Subscribe
Subscribe
MY AMERICAN SCIENTIST
LOG IN! REGISTER!
SEARCH
 
Logo IMG
HOME > MULTIMEDIA

Multimedia

'Open Tree of Life' to Include All Known Species

Scientists are drawing a tree of life that includes every known species. A tree with about two million branches. "I think it is an amazing step forward for our community if it can be pulled off," said Robert P. Guralnick, an expert on evolutionary trees at the University of Colorado, who is not part of the project. ...

Read More

Save to Library

A Mammoth Find in Iowa

A nearly complete mammoth skeleton has been found buried on an Iowa farm about 60 miles southwest of Des Moines. The bones were largely undisturbed, which has allowed scientists to gather evidence that could help show what the area was like more than 12,000 years ago, when the animal died. ...

Read More

Save to Library

Ants in 3D: Project Begins to Image Every Known Species

The US team is visiting museums around the world to photograph all of the ant specimens in their collections. They are using a technique that, for the first time, allows microscopic anatomical detail of the insects' bodies to be photographed.

from BBC News Online

Read More

Save to Library

Freezer Failure at Brain Bank Hampers Autism Research

A freezer malfunction at Harvard-affiliated McLean Hospital has severely damaged one-third of the world's largest collection of autism brain samples, potentially setting back research on the disorder by years, scientists say.

from the Boston Globe (Registration Required)

Read More

Save to Library

U.S. Astronomers Discover It, Then It's Outsourced

When three U.S. astronomers won the Nobel Prize in physics last year, for discovering that the expansion of the universe was speeding up in defiance of cosmic gravity--as if change fell out of your pockets onto the ceiling--it reaffirmed dark energy, the glibly named culprit behind this behavior, as the great cosmic surprise and mystery of our time.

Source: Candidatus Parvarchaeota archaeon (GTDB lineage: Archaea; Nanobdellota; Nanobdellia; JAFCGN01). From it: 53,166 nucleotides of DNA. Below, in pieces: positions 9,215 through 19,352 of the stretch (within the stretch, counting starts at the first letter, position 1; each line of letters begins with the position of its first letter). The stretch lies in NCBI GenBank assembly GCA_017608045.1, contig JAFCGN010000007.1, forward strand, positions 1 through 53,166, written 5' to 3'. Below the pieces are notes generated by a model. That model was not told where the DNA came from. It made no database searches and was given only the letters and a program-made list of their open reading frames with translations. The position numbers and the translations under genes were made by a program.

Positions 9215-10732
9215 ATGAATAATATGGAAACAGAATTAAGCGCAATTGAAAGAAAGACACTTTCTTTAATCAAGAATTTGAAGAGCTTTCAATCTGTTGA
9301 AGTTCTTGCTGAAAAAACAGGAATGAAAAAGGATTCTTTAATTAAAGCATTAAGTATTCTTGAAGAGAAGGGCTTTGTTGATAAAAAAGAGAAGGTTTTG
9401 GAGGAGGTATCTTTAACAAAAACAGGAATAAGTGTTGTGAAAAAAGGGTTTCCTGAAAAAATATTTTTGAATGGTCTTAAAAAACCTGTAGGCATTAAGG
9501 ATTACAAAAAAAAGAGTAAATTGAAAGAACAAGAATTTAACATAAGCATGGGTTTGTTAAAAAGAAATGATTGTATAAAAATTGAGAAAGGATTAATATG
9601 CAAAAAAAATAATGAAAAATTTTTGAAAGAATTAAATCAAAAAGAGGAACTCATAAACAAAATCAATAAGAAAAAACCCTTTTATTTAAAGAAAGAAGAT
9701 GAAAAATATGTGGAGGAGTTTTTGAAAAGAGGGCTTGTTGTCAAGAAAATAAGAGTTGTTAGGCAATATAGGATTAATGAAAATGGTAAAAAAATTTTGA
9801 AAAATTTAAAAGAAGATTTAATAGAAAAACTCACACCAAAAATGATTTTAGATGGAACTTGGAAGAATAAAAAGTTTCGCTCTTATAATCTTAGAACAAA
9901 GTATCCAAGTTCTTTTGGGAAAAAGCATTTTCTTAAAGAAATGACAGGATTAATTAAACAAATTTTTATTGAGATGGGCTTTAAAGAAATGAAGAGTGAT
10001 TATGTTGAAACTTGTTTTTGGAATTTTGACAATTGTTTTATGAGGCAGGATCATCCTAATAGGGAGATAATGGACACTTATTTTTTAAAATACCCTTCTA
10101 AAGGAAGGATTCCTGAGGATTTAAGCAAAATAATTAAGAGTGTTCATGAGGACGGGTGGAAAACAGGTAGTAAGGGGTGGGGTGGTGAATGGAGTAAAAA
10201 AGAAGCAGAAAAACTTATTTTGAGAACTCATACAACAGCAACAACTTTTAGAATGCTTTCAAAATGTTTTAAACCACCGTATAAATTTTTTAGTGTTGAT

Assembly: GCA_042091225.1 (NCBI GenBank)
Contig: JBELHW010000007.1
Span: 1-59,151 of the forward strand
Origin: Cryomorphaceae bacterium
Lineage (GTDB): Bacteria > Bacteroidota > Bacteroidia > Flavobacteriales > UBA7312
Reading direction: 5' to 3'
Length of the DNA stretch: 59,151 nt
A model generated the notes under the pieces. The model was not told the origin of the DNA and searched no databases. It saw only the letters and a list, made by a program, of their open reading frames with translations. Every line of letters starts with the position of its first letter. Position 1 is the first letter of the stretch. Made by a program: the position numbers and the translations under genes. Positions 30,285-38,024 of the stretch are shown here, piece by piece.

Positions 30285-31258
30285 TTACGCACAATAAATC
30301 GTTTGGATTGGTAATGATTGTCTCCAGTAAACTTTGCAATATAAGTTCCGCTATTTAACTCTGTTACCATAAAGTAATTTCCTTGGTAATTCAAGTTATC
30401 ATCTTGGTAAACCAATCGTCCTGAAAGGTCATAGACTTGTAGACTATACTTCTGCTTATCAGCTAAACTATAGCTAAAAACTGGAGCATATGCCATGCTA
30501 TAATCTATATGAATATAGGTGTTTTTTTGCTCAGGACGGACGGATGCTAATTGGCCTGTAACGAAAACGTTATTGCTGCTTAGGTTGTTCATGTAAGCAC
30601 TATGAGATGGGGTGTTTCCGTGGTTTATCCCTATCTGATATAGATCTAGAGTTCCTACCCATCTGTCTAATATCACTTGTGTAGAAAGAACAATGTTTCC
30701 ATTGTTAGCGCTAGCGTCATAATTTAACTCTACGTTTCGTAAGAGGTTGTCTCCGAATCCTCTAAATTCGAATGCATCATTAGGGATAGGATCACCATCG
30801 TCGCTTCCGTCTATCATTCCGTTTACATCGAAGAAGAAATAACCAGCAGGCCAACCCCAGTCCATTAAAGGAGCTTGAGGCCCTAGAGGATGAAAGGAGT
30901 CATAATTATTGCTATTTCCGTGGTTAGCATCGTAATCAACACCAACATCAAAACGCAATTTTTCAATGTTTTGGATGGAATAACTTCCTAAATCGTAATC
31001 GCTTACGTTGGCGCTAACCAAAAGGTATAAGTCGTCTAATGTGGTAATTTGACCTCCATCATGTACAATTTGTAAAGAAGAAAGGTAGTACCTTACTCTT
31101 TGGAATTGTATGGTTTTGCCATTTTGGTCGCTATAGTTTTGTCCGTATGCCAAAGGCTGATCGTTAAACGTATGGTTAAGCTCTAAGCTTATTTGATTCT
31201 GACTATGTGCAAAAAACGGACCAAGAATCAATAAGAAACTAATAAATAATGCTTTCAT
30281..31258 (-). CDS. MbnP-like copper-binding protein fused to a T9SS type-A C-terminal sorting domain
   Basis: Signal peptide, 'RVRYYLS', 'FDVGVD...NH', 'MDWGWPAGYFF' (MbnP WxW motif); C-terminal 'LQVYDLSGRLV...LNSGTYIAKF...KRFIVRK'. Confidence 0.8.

from the San Francisco Chronicle

Read More

Save to Library

Records of Birds from a Time Gone By

At first glance, the contents of the 15 glass jars in Sam Droege's collection do not look like much--bivalve shells, twigs, a fishhook. But they hint at a story that would fill a vast ornithological library. In fact, they once did.

from the San Francisco Chronicle

Read More

Save to Library




comments powered by Disqus
 

Connect With Us:

Facebook Icon Sm Twitter Icon Google+ Icon Pinterest Icon RSS Feed

Latest Multimedia

EmlenBookCover

VIDEO: From Biology to Military History: Patterns in Animal Weaponry

What are the parallels between an ancient war ship and a dung beetle? More than you would think, actually! Douglas J. Emlen, PhD, has a unique perspective on animal weaponry that looks at patterns in military history.

To view all multimedia content, click "Latest Multimedia"!



RSS Feed Subscription

Receive notification when new content is posted from the entire website, or choose from the customized feeds available.


Subscribe to American Scientist